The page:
Sen. Ben Sasse (R-Neb.) has also said he would consider articles of impeachment.

Another option has emerged among some Republican and moderate Democratic circles — censuring Trump — though it remains highly unlikely to advance.

A censure resolution would gain far more support in the GOP than impeachment. Some Republicans have privately been pushing for that route and are trying to get Biden on board, according to GOP sources. That group of Republicans is also warning that impeachment could destroy Biden’s reputation with Republicans.

But censure is considered a nonstarter in an incensed House Democratic Caucus, where members see it as a slap on the wrist that gives Republicans an easy out.

The Democrats’ enormous step toward impeachment on Sunday comes after Pelosi and other top Democrats held a private call on Saturday night in which they discussed the potential ramifications that a lengthy impeachment trial could have on Biden’s presidency.

Democratic leaders discussed several options to limit the political effects on Biden’s first 100 days, with one option — floated by House Majority Whip Jim Clyburn (D-S.C.) — for the House to delay the start of an impeachment trial in the Senate by holding on to the article of impeachment.

Senate Majority Leader Mitch McConnell (R-Ky.) has sent out a memo to senators explaining that the Senate could not take up impeachment until Jan. 19 at the earliest, absent unanimous consent.

A final decision has not been made, and House Democrats will discuss the matter on a 2 p.m. caucus call on Monday.

Lawmakers are already privately expressing concerns about returning to the Capitol for multiple days this week, worried about both a potential coronavirus outbreak and whether the building is secure, given how easily an armed pro-Trump mob invaded on Wednesday.

The Capitol physician urged House lawmakers and staff to get tested in a memo Sunday, saying they might have been exposed to someone who had the virus while huddling for safety in a large committee room for hours on Wednesday. During the hourslong lockdown, several Republican members refused to wear masks despite being offered them by Democrats worried about the spread of the deadly virus.

Melanie Zanona, Olivia Beavers and Marianne LeVine contributed to this report.

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Matt Hancock Scraps “Unnecessary Training Modules” Blamed For Slowing Vaccine Rollout

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Matt Hancock has agreed to remove some of the training modules required for volunteers to sign up to deliver the Covid-19 vaccine (PA)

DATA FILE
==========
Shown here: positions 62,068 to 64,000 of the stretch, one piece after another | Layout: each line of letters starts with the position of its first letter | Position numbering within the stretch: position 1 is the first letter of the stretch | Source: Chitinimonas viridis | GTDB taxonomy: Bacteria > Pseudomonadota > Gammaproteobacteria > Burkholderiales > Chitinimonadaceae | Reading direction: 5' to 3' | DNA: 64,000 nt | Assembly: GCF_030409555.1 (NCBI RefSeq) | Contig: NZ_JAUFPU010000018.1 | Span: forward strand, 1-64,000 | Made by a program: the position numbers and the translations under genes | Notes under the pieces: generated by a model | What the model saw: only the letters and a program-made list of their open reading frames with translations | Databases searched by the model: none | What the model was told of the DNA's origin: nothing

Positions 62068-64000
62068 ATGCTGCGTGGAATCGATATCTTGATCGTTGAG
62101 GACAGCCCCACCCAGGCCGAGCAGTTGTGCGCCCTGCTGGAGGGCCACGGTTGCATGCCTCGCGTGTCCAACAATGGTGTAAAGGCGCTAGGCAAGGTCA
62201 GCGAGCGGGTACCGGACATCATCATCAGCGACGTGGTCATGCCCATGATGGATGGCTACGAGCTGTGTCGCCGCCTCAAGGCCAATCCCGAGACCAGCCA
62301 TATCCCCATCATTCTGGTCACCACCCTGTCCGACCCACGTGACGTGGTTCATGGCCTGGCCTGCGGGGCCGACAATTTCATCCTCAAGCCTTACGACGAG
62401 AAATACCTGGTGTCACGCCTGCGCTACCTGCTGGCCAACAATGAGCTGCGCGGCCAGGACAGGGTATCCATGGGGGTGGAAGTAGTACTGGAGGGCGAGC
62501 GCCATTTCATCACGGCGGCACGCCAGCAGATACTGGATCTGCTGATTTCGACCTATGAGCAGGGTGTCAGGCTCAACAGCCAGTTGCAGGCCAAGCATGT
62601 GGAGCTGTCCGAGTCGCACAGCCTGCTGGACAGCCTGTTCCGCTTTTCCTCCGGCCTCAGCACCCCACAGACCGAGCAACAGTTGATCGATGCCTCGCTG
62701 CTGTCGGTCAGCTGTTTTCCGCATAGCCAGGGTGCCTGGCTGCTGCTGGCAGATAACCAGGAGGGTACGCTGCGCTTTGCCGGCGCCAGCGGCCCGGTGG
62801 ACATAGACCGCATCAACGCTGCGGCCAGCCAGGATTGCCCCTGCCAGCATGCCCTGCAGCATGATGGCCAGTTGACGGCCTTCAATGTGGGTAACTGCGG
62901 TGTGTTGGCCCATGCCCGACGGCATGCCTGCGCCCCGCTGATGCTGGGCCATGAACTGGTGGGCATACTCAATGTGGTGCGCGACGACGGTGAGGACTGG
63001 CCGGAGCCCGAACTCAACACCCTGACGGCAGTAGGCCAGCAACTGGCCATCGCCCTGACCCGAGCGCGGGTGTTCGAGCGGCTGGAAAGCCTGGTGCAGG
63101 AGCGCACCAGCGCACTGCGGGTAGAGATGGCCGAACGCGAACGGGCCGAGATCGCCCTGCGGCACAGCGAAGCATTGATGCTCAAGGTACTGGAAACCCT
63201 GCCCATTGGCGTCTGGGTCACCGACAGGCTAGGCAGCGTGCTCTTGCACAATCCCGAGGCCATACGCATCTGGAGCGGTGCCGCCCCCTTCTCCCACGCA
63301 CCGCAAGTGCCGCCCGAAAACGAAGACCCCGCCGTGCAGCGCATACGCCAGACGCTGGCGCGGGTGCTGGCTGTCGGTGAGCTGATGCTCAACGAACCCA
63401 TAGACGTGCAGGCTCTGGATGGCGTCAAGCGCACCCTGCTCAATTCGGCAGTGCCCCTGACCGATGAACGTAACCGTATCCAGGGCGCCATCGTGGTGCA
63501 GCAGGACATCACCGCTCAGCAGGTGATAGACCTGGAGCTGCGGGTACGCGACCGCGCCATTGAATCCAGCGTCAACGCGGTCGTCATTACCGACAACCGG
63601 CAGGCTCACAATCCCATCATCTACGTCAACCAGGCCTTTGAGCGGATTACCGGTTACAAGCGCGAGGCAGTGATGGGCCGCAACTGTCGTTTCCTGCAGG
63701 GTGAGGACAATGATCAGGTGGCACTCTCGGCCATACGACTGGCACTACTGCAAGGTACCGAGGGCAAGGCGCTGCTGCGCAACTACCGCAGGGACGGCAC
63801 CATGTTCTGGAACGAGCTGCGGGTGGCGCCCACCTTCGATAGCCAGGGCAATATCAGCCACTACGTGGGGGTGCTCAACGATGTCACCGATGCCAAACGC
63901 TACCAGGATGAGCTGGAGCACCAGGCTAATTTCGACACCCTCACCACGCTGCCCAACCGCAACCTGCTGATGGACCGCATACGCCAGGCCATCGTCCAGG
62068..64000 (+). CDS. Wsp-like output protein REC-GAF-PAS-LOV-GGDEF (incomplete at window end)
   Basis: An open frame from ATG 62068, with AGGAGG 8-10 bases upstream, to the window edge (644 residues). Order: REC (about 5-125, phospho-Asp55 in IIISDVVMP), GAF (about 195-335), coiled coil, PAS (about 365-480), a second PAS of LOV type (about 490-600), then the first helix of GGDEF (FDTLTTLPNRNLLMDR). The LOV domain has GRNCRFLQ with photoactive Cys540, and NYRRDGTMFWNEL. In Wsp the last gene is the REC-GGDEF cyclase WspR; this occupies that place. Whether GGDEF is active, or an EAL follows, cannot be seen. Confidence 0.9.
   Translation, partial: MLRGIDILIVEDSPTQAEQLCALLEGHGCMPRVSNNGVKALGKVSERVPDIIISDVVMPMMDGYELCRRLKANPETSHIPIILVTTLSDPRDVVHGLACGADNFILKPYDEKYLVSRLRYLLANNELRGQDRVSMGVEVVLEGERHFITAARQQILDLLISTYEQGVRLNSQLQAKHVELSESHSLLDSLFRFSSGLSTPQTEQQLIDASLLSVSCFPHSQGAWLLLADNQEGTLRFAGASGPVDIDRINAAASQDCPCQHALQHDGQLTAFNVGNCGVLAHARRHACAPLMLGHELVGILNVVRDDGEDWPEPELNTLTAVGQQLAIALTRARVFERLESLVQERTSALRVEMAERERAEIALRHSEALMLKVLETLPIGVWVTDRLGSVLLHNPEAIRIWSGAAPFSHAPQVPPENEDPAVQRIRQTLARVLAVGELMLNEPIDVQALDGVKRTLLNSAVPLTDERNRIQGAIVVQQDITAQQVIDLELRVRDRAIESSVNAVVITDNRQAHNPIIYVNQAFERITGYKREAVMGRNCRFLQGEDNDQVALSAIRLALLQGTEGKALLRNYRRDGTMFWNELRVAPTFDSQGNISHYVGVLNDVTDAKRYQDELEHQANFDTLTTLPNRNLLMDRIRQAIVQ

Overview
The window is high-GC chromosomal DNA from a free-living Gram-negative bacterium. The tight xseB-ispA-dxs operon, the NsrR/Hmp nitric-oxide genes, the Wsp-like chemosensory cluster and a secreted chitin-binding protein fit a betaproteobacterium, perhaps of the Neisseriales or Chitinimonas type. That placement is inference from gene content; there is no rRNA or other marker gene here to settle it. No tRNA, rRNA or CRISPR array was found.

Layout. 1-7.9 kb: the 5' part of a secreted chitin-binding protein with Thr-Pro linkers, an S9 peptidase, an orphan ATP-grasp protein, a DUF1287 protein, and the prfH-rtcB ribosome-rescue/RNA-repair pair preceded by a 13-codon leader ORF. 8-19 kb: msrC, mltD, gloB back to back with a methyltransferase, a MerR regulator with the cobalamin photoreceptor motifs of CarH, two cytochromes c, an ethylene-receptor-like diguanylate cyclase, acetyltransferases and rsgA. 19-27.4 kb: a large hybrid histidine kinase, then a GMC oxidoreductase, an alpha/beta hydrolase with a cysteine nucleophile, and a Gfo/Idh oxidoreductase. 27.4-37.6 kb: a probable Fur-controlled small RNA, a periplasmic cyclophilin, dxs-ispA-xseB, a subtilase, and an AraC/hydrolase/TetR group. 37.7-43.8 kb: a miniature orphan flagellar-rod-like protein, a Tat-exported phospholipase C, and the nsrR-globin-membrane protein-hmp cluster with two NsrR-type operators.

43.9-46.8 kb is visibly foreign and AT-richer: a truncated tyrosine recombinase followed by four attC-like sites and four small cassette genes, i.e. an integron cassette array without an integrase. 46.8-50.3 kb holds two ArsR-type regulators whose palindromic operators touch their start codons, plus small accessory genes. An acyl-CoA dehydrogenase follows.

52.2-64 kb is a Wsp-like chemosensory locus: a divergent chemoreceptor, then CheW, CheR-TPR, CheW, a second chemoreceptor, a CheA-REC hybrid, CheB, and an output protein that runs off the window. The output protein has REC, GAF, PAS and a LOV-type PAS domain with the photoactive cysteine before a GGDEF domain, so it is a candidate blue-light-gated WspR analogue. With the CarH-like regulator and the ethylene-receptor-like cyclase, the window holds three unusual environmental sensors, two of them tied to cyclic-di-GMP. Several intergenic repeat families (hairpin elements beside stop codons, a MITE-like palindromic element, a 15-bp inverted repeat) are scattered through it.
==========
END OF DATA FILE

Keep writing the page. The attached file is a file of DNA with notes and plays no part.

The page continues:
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Matt Hancock said people will no longer need to undertake training including an anti-terrorism course to give the coronavirus jab after MPs said “bureaucratic rubbish” was delaying mass vaccination.

It comes as MPs called for the government to produce targets for the number of people given immunity before lockdown can be lifted.

The health secretary said a series of “unnecessary training modules” are being scrapped to speed up the process of getting people qualified to deliver the jab.

Speaking in the Commons, Sir Edward Leigh said he was shown by his fellow the Tory MP, a qualified GP, the “ridiculous form” he had filled out to start delivering the vaccine.

“When he’s inoculating an old lady, he’s not going to ask her if she’s come into contact with Jihadis or whatever, so the Secretary has got to cut through all this bureaucratic rubbish,” he said.

In response Mr Hancock said: “I am a man after Sir Edward’s heart and I can tell the House that we have removed a series of the unnecessary training modules that had been put in place, including fire safety, terrorism and others.

“I’ll write to him with the full panoply of the training that is not required and we have been able to remove, and we made this change as of this morning and I am glad to say it is enforced.

“I am a fan of busting bureaucracy and in this case I agree with him that it is not necessary to undertake anti-terrorism training in order to inject vaccines.”

Dr Fox had earlier challenged Boris Johnson to drop the “bureaucracy” and “political correctness” of the forms vaccine volunteers must fill out.

He told MPs: “As a qualified but non-practising doctor, I volunteered to help with the scheme and would urge others to do the same. 

“But, can I ask the Prime Minister why I’ve been required to complete courses on conflict resolution, equality, diversity and human rights, moving and handling loads and preventing radicalisation in order to give a simple Covid jab?”

Mr Johnson said he had been “assured by the Health Secretary that all such obstacles, all such pointless pettifoggery has been removed”.